The following descriptions, figures and examples will help understanding of the characteristics of the process for the continuous casting of hollow bodies and of the method of producing the moving magnetic field described in French Pat. No.2.519.567 as well as the characteristics of the magnetic rotor for the continuous casting of hollow bodies forming the subject of the present invention.
BRIEF DESCRIPTION OF THE DRAWINGS
FIG. 1 is an overall view in an axial vertical section of the device for the continuous casting of hollow bodies according to French Pat. No. 2.519.567.
FIG. 2 is a view of the turbine driving the magnetic rotor along the section C-C' in FIG. 1.
FIG. 3 is a view of the system for rotating the mandrel in FIG. 1, which travels between the planes of section D-D' and E-E' in FIG. 1.
FIG. 4 is a front view in a partial axial section of the magnetic rotor in FIG. 1.
FIG. 5 is a magnetic rotor according to a first embodiment of the present invention in a partial axial section at the top of the Figure comprising two spirals of magnetic rubber.
FIG. 6 is a magnetic rotor according to a second embodiment of the present invention in a partial axial section at the top of the Figure comprising two spirals of cobalt rare earth magnetic alloy.
FIG. 1 shows a device for the rotationalcontinuous casting of hollow bodies made of steel according to French Pat. No. 2.519.567. This device comprises an external mold 1, or ingot mold, rotating about a cooled vertical shaft of general tubular shape and of circular cross-section, aninternal mandrel 2, a system for supplying liquid metal schematised by the arrow 3 and a vertical helicoidal system for the extraction of the cast products. As these last two systems are the same as those used for the rotational continuous casting ofsolid round rods, they are known to the skilled man and are not therefore shown. The ingot mould 1 or external mould is shown simply by its wall 4 limited at 5 and 6. This wall generally has a slight conicity with a reduction of cross-section in itslower portion which permits contact with the solidifying metal. Its cooling system and its rotational drive means are known to the skilled man and are not therefore shown. The free surface of the metal is at 7 and the partially solidified hollow bodyof circular cross-section is at 8.
The hollow internal mandrel 2 is constituted by two portions: the bottom portion situated at the level of the mold 1 and immersed in the solidifying metal constituting the active portion of the mandrel and the top portion situated above the mold1 and bearing the control and support mechanisms for the bottom portion.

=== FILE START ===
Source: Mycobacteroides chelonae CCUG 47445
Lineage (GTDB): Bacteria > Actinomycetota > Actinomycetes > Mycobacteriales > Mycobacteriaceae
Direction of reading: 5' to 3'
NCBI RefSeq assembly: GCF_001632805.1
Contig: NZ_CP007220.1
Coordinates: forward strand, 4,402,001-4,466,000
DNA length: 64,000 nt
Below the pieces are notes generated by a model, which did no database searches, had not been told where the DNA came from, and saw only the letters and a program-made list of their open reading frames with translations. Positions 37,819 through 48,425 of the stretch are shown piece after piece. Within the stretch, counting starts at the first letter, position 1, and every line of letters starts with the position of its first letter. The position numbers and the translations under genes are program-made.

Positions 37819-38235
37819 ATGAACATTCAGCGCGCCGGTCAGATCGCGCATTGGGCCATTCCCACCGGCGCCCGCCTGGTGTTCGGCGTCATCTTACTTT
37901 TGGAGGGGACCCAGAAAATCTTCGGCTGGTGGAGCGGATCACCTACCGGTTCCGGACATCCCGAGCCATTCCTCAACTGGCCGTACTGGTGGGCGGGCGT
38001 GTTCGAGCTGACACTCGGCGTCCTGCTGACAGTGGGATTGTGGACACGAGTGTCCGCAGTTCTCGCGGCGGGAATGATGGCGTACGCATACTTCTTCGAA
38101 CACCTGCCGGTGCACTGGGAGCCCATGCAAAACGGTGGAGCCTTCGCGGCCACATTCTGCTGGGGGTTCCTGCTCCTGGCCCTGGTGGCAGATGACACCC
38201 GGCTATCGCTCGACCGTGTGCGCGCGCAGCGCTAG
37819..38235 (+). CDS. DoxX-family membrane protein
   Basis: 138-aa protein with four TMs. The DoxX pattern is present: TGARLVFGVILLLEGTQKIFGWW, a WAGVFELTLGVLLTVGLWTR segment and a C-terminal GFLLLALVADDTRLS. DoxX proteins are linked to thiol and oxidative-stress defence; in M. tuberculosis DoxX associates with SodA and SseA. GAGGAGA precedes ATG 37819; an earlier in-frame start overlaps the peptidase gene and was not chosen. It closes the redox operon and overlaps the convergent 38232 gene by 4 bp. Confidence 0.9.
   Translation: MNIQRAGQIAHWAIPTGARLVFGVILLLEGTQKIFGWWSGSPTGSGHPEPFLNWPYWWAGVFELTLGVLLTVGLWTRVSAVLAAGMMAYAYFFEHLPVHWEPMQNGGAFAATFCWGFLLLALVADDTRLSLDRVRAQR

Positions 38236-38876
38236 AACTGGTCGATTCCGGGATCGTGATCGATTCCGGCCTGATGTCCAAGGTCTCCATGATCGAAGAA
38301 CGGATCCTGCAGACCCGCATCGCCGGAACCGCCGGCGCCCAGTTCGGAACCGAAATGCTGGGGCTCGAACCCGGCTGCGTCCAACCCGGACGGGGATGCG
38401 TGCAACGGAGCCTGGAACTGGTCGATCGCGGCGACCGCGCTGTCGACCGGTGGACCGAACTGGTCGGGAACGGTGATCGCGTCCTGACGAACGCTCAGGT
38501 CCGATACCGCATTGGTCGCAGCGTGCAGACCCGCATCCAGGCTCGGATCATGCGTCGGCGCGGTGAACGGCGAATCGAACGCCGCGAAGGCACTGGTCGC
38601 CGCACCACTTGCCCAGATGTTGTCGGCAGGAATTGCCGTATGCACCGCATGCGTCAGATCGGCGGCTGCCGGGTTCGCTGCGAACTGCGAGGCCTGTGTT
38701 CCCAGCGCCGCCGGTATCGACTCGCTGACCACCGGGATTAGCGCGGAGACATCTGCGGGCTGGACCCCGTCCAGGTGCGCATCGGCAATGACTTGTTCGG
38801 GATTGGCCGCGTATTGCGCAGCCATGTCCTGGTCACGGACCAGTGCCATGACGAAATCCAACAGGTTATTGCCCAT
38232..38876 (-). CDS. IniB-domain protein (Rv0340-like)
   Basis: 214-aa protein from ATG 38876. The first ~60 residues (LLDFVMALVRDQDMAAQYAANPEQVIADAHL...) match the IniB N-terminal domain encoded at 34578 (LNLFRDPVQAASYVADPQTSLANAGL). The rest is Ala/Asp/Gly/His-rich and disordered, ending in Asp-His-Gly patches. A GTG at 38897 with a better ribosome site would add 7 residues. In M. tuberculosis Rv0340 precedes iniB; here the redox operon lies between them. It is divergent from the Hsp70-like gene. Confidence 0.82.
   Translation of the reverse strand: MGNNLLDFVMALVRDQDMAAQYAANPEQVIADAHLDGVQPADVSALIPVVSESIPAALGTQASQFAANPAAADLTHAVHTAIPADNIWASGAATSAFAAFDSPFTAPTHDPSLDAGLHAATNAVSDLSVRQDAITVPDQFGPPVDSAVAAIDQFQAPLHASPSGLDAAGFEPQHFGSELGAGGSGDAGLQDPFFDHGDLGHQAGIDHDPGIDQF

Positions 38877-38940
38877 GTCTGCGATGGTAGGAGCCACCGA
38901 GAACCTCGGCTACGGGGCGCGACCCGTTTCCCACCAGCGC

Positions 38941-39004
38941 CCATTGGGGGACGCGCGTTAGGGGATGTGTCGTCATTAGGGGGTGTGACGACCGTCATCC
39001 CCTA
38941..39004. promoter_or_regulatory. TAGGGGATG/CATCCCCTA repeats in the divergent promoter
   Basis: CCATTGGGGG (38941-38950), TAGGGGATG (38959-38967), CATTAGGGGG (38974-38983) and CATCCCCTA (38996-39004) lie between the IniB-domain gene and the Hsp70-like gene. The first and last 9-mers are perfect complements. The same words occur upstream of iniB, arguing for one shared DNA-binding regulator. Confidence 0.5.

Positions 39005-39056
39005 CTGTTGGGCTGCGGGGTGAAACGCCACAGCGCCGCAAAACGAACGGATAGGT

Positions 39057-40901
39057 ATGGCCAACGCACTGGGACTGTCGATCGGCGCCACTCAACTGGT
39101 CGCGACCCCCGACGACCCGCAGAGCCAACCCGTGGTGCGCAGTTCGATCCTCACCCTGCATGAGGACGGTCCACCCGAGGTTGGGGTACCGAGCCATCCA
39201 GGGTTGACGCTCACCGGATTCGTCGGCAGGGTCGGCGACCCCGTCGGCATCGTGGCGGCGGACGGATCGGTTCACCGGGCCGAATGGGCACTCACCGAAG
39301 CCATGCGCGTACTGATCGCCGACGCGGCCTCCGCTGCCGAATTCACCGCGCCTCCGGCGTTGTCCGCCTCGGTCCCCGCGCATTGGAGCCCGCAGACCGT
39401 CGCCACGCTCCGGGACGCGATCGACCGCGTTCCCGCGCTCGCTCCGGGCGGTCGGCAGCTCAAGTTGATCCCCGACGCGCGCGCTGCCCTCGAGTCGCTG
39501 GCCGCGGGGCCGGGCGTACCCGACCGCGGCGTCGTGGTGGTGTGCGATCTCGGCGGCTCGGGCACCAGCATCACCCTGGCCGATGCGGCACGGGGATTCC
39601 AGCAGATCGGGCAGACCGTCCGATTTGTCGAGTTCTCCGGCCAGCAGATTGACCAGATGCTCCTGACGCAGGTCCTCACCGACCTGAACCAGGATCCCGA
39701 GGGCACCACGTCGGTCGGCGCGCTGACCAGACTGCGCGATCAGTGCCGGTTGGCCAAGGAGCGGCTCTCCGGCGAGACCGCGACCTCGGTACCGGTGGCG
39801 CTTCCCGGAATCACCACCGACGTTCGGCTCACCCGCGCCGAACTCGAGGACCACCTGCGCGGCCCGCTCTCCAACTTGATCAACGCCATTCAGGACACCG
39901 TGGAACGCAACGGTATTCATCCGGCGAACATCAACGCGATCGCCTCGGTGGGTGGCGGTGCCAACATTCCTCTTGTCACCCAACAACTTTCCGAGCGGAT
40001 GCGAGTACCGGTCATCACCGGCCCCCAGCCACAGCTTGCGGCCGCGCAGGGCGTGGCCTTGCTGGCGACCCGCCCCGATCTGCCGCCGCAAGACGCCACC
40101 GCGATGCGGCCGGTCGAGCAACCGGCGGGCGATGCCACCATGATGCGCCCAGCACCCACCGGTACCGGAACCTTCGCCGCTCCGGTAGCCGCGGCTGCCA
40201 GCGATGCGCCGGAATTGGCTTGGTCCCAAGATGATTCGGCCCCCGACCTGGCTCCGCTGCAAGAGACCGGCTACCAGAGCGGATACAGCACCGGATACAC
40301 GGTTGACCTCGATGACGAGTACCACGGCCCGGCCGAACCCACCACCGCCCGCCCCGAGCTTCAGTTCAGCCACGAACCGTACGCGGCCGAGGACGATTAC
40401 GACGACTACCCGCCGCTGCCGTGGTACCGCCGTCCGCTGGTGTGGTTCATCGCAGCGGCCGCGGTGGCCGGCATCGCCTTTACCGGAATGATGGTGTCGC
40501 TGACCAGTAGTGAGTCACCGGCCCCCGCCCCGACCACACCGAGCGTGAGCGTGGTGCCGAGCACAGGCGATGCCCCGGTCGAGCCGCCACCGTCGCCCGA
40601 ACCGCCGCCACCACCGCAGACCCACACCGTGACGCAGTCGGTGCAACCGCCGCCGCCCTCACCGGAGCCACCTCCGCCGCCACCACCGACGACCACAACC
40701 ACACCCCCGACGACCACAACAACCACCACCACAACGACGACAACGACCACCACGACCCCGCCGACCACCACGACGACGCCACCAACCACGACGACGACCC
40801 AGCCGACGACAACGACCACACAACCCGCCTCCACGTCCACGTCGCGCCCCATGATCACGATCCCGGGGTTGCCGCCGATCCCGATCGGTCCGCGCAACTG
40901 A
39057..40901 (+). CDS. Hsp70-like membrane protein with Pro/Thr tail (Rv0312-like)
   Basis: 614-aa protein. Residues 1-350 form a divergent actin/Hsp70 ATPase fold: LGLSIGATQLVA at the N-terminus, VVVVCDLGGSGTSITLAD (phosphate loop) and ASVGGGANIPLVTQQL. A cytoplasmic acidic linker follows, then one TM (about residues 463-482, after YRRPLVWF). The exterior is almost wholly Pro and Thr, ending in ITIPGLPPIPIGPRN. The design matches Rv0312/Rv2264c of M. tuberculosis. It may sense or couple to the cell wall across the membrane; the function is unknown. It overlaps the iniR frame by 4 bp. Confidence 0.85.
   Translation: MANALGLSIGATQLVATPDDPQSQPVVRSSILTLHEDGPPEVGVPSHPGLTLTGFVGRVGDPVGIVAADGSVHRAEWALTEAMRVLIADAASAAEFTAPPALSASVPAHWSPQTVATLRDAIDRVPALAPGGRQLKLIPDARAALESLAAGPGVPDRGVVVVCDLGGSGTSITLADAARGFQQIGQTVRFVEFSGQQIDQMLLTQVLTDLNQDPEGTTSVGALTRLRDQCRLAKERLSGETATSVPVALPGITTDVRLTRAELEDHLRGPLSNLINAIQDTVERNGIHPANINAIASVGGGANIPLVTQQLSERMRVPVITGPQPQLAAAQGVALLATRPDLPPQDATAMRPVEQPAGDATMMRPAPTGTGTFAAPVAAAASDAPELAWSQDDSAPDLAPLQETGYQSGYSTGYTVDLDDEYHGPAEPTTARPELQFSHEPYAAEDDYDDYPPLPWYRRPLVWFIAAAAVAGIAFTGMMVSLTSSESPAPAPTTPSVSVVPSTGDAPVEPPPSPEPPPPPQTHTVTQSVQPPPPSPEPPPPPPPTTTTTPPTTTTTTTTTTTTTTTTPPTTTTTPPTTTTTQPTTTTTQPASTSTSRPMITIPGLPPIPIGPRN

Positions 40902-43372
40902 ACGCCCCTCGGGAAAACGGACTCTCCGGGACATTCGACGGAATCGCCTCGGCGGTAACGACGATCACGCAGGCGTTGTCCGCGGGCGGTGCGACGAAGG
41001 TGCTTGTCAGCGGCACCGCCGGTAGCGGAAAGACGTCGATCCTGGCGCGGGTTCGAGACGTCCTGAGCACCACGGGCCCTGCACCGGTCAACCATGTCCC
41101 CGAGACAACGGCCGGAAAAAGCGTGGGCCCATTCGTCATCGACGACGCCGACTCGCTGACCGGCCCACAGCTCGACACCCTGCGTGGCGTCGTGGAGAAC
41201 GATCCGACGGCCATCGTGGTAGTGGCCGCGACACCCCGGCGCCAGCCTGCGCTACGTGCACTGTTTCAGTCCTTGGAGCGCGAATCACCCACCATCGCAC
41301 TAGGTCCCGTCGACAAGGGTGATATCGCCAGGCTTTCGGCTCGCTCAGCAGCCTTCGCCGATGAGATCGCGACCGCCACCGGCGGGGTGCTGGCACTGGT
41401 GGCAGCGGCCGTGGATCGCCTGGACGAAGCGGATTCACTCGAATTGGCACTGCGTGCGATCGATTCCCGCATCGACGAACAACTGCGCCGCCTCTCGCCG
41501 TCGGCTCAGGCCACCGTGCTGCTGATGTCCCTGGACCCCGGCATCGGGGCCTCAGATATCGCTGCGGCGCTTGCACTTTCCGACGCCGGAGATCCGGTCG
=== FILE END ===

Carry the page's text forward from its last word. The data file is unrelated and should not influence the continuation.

In its bottom portion, the mandrel comprises a sleeve 9 of generally tubular shaped, of circular cross-section and of a height which is slightly greater than the height of the ingot mold 1. The sleeve 9 advantageously has conicity with reductionof the cross-section towards the bottom to allow removal of the solidifying metal. The sleeve 9 is generally produced from a non-magnetic material having good thermal conductivity, for example from copper or a copper alloy.
The mandrel 2 is held in position in the mold by support means shown in FIG. 2 in such a way that the sleeve 9 is perfectly co-axial with the mold 1.
The sleeve 9 is assembled, for example, by a sleeve coupling at 10 with a static gasket 11 with a rotating support tube 12 constituting the upper portion of the mandrel and of which the upper end penetrates into the mandrel head 13. A double lipjoint 14 permits free rotation of the mandrel relative to the head 13 while ensuring a seal relative to the fluid under pressure circulating inside.
The rotation of the sleeve 9 is controlled by a motor system shown in FIG. 3 which permits mechanisation of rotation of the mandrel 2 and holds it in a general vertical and centred position relative to the mold 1, the axis of the mandrel beingcombined with that of the mold 1. This mechanical driving device is described below.
The head 13 fixed on the motor device in FIG. 3 by a fixing tab (P) bears supply pipes 15 and delivery pipes 16 for the coolant.
Inside the hollow mandrel 2, a central tube 17 of circular cross-section which is co-axial with the sleeve 9 bears in its bottom portion a magnetic rotor 18 which surrounds it and which is mounted freely rotatably relative to the tube 17.
The tube 17 is closed in a sealed manner at its bottom portion 19. It is made integral with the support tube 12 via radial plates 20-21 which do not form an obstacle to the axial flow between 12 and 17 of the coolant.
The sleeve 9 and the tube 17 are made integral in a sealed manner at the bottom portion via the annular bottom part 22 with static sealing O rings 23 and 24. At its upper end, the tube 17 is centred via an annular part 25 relative to which itrotates freely owing to a lip joint 26. The part 25 is in turn mounted in a sealed manner by means of a static O ring 27 inside the head of the mandrel 13.
A nut 28 screwed at 29 on the tube 17 ensures that the bottom part 22 is locked.
Thus the sleeve 9, the support 12, the tube 17 and the bottom part 22 are perfectly integral and can turn at the same speed of rotation.
The magnetic rotor 18 is constituted by a hollow cylinder which rotates freely on the tube 17 and bears magnetic masses on its external surface. Its particular structure is described below. The length of the rotor is selected in such a way thatits upper portion clearly exceeds the level corresponding to the free surface of the liquid metal in the vicinity of the sleeve 9. The device should be constructed in such a way that the gap between rotor 18 and sleeve 9 is as small as possible in viewof the need to maintain an adequate cross-section for the passage of the coolant.